Making Choices for my Wife’s Cancer Care
My wife is a cancer survivor. Often, she mentions how challenging it must have been for me to manage the situation as her husband and caregiver. Being a caregiver is a difficult task, and I hope that by sharing my story, I can help other people currently struggling through a similar, difficult journey through cancer.
Just a little over three months before my wife was diagnosed with cancer, we had our first baby, a beautiful little girl that we named Lily. We were thrilled and overjoyed to be new parents, but less than four months later the diagnosis was made and our world fell apart. My wife had mesothelioma. The joy, hope and dreams were ripped from us. But, seconds after the diagnosis, the physicians began discussing medical options and the reality was clear – I had to help my wife make difficult choices regarding her care from this point forward.
Anger and absolute fear raged in me for days. But, as time went by, I learned to accept the situation and find the strength needed to face these challenges successfully. This strength was driven from the love I have for my family. I managed to mask my fears and be the source of hope and positive energy that we needed during this time.
As the days went by, my list of tasks became overwhelming. I suddenly had so many new responsibilities, and I struggled to keep up with everything that I was expected to do. I had to continue to work my full time job, care for Lily and my wife, our pets, our home, arrange for medical care and doctors appointments, travel arrangements – the list went on and on. It was during those first days that I learned to manage priorities and take care of the important things first. Not only did I learn to prioritize, but I finally opened up to the assistance of family and friends; these special individuals made this time manageable. After I learned to accept their help, a huge weight was lifted from my shoulders. I still felt overwhelmed on some days, but with the generous support of our family and friends we managed to make it through day by day.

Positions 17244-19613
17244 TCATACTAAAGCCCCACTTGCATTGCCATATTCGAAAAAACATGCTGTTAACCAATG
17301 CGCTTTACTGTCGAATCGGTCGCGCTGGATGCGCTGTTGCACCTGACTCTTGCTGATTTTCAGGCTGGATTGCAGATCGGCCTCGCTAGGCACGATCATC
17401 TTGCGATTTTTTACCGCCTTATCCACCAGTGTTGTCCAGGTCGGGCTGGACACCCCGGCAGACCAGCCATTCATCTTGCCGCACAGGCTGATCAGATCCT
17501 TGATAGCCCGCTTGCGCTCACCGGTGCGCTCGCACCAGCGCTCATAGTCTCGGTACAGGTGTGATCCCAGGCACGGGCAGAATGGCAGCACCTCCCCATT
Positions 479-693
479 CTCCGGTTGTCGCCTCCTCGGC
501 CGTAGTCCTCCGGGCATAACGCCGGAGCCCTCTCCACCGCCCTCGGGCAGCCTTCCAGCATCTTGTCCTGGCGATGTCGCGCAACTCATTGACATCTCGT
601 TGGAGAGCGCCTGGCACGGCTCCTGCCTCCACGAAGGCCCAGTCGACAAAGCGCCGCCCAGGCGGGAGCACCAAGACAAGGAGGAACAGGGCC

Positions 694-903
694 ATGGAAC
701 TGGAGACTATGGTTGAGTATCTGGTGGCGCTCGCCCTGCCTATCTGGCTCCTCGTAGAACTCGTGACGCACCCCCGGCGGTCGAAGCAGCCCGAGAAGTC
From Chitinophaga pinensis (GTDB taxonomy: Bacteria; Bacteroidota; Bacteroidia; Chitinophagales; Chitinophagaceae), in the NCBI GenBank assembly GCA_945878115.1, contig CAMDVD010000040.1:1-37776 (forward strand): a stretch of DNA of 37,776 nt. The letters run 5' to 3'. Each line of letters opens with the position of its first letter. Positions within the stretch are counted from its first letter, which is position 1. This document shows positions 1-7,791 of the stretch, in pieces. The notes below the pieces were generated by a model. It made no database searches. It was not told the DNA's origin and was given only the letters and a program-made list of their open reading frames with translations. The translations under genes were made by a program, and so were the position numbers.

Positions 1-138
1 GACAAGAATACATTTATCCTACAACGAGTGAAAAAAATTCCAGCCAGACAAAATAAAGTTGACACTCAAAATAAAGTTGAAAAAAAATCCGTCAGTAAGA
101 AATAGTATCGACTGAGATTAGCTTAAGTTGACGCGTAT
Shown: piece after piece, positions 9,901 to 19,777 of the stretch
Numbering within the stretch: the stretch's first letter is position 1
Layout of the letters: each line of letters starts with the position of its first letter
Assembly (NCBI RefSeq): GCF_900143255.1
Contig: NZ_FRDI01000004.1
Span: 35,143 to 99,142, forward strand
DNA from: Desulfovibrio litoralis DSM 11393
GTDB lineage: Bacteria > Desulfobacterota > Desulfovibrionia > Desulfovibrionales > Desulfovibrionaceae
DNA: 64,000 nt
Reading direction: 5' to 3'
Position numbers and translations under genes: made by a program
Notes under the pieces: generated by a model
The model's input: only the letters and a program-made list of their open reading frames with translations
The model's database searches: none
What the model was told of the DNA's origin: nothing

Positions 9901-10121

There was one particular hardship that was especially difficult for me to endure. For two months, I was separated from my wife and daughter, and was able to see them only one time. My wife and I traveled to Boston for her extrapleural pneumonectomy surgery, and we left Lily in the care of Heather’s parents in South Dakota. After her surgery, Heather went to join Lily at her parents’ house to recover and prepare for further treatment, while I returned home to keep working. They would stay there for the next two months, and sadly I would be able to visit them only once. I traveled more than 10 hours through a snowstorm to see them one Friday night after work. I was only able to spend a day with them, before I had to get back on the road to be at work on Monday morning. It was a short visit, but I cherished every moment of it.
My wife’s struggle with cancer was the most difficult time of my life, but it taught me so much. I learned the importance of accepting help. At first I tried to do everything myself, but if I hadn’t learned to accept the offers of assistance from our family and friends I never would have made it through. I also learned to never regret or second guess the difficult decisions that we were forced to make during this time. Rather, I learned to be grateful for the ability to make decisions at all. They gave us some small amount of control over a situation that often seemed completely out of our hands. In the end, Heather defied the odds that come with a mesothelioma diagnosis, and is cancer-free today, over seven years later. I hope that these lessons that we learned can help those currently struggling through a difficult battle with cancer.